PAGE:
- You must allocate an enchanted item slot to a potion, but you get to decide every session what potion is in that slot.
- You only ever get to use a potion once.
- Anyone can use a potion once it’s been created.
- You can leave the slot allocated for a potion empty at the start of a session, and fill it with a potion that you just happen to have prepared that fits the situation. Doing this requires you to either pay a Fate Point to have the convenient potion, or succeed at a Lore roll.
- When you create a potion, or when you use it, you can boost the strength by +2 for every Aspect you invoke (with the normal Fate Point cost). You can even take compels in advance to get this boost.
- If you allocate extra enchanted item slots to a single potion slot, the strength of the potion you create and carry in that slot increases by one for every extra enchanted item slot allocated.
So, really, the only downside to potions is that you can only use each one once, while the upside is extreme flexibility, far beyond what enchanted items offer. Of course, that may be why Wizards are so famous for their magic potions…
As with enchanted items, any effect you like can be stored in a potion, with the strength limited by your Lore skill. Here are a few samples, again using our example Wizard’s Lore of Great (+4):
This dark liquid makes the drinker hard to see or hear for a scene.
Duration: One scene
Effect: The drinker moves with a Stealth of Great (+4) for one scene
While not actually making the drinker more attractive, this potion gives them an air of confidence and comfort that draws people to them.
Duration: One scene
Effect: The user gains the sticky Aspect Magnetic Confidence. The first tag is free; thereafter, the user must pay Fate Points, as usual.
This powerful, mystic solvent can be sprayed at a target as an attack.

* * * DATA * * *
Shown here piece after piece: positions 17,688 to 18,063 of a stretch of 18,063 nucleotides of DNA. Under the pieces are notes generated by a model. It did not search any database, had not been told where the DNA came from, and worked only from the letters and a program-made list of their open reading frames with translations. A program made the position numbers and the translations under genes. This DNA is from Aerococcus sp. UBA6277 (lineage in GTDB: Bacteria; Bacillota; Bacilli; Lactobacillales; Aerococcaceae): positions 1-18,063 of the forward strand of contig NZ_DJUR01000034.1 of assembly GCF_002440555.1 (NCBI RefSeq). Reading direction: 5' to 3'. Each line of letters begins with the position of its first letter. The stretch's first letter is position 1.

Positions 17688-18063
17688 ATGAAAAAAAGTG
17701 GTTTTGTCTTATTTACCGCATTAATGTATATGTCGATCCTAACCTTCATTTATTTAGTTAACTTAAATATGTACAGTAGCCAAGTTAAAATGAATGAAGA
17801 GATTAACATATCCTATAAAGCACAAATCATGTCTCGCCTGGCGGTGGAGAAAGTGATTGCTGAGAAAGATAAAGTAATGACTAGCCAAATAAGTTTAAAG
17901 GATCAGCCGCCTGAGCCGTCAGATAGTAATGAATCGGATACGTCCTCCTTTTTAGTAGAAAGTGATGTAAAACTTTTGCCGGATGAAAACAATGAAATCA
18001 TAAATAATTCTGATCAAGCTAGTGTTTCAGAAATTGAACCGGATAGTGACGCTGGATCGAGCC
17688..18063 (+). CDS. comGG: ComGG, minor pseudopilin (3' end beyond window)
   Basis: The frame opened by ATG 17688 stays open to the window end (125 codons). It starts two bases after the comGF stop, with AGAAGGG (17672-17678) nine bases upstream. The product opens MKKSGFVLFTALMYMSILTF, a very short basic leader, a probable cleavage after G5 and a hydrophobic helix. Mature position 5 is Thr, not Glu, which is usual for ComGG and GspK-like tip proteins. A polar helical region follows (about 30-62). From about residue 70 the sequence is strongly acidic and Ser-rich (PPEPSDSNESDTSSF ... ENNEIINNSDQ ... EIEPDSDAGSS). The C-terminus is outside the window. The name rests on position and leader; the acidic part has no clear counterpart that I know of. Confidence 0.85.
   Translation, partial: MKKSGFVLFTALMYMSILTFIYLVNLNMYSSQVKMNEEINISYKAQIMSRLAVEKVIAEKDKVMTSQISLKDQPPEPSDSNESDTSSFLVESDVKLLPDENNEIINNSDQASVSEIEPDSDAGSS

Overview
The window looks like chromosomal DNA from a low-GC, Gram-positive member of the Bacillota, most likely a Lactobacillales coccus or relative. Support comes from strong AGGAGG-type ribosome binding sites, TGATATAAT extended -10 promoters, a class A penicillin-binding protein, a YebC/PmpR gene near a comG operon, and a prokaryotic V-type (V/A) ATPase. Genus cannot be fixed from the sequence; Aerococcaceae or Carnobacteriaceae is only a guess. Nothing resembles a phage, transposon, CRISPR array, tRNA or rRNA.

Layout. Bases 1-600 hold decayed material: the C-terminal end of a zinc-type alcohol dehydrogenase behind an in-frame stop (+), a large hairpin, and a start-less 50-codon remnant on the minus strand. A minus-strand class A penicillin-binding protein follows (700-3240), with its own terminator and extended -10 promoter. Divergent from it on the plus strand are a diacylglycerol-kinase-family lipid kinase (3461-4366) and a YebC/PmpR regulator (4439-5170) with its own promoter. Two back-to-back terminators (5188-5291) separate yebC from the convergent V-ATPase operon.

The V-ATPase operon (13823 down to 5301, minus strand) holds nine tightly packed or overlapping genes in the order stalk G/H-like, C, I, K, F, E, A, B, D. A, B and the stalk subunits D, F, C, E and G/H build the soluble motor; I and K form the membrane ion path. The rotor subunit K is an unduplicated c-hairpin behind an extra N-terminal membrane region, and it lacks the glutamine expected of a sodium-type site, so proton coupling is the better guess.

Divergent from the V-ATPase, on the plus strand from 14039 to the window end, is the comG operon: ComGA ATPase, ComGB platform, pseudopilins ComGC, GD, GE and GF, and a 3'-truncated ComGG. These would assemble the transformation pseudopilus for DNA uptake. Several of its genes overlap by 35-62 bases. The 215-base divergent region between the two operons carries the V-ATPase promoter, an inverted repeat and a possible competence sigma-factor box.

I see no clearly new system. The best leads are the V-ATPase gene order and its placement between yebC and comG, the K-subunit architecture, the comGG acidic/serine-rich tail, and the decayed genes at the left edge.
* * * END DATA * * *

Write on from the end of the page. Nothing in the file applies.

Effect: Acts as a Weapon:4 attack. It is equally effective against flesh and inanimate material, dissolving both rather speedily and messily. Must be applied with the successful use of a relevant skill.
Unlike the previous material, which is aimed mainly at players, this section is primarily for GMs. There are no spoilers, but using the Sight is pretty passive for the player; most of the real work comes on the GM side of the table.
First thing, it’s important that players understand that using the Sight is dangerous. If they’re running around with their third eyes open all the time, the GM has to show them the error of their ways, with stunningly, absurdly high hits of Mental Stress. They’ll get the message soon enough.
Why? Two reasons. First, it reinforces the source material – Harry goes on at some length about how keeping your third eye open will fry your sanity. Look at what he goes through after seeing the naagloshi. Second, coming up with an interesting symbolic scene for what is revealed by the Sight takes some work on the part of the GM. If he or she has to come up with five or ten every session, that’s putting too much of a burden on him or her – you’re going to wind up with lacklustre visions as the creative well runs dry. Maybe not right away, but it’ll happen.
But the Sight is an important piece of the Wizard’s kit, and deserves some love. I’ve found that prepping for a scene where a character is going to use the Sight is similar to prepping for a conflict scene: you need a little bit of ground work, but then you can fit it in anywhere you need it. When you look at the overall structure of your scenario, it’s pretty easy to spot the main potentials for conflict scenes, so you work up some stats for the opposition. Same thing with the Sight: you can guess the points at which a character is going to want to take a little peek behind the curtain, so you work out what they’re going to See in advance.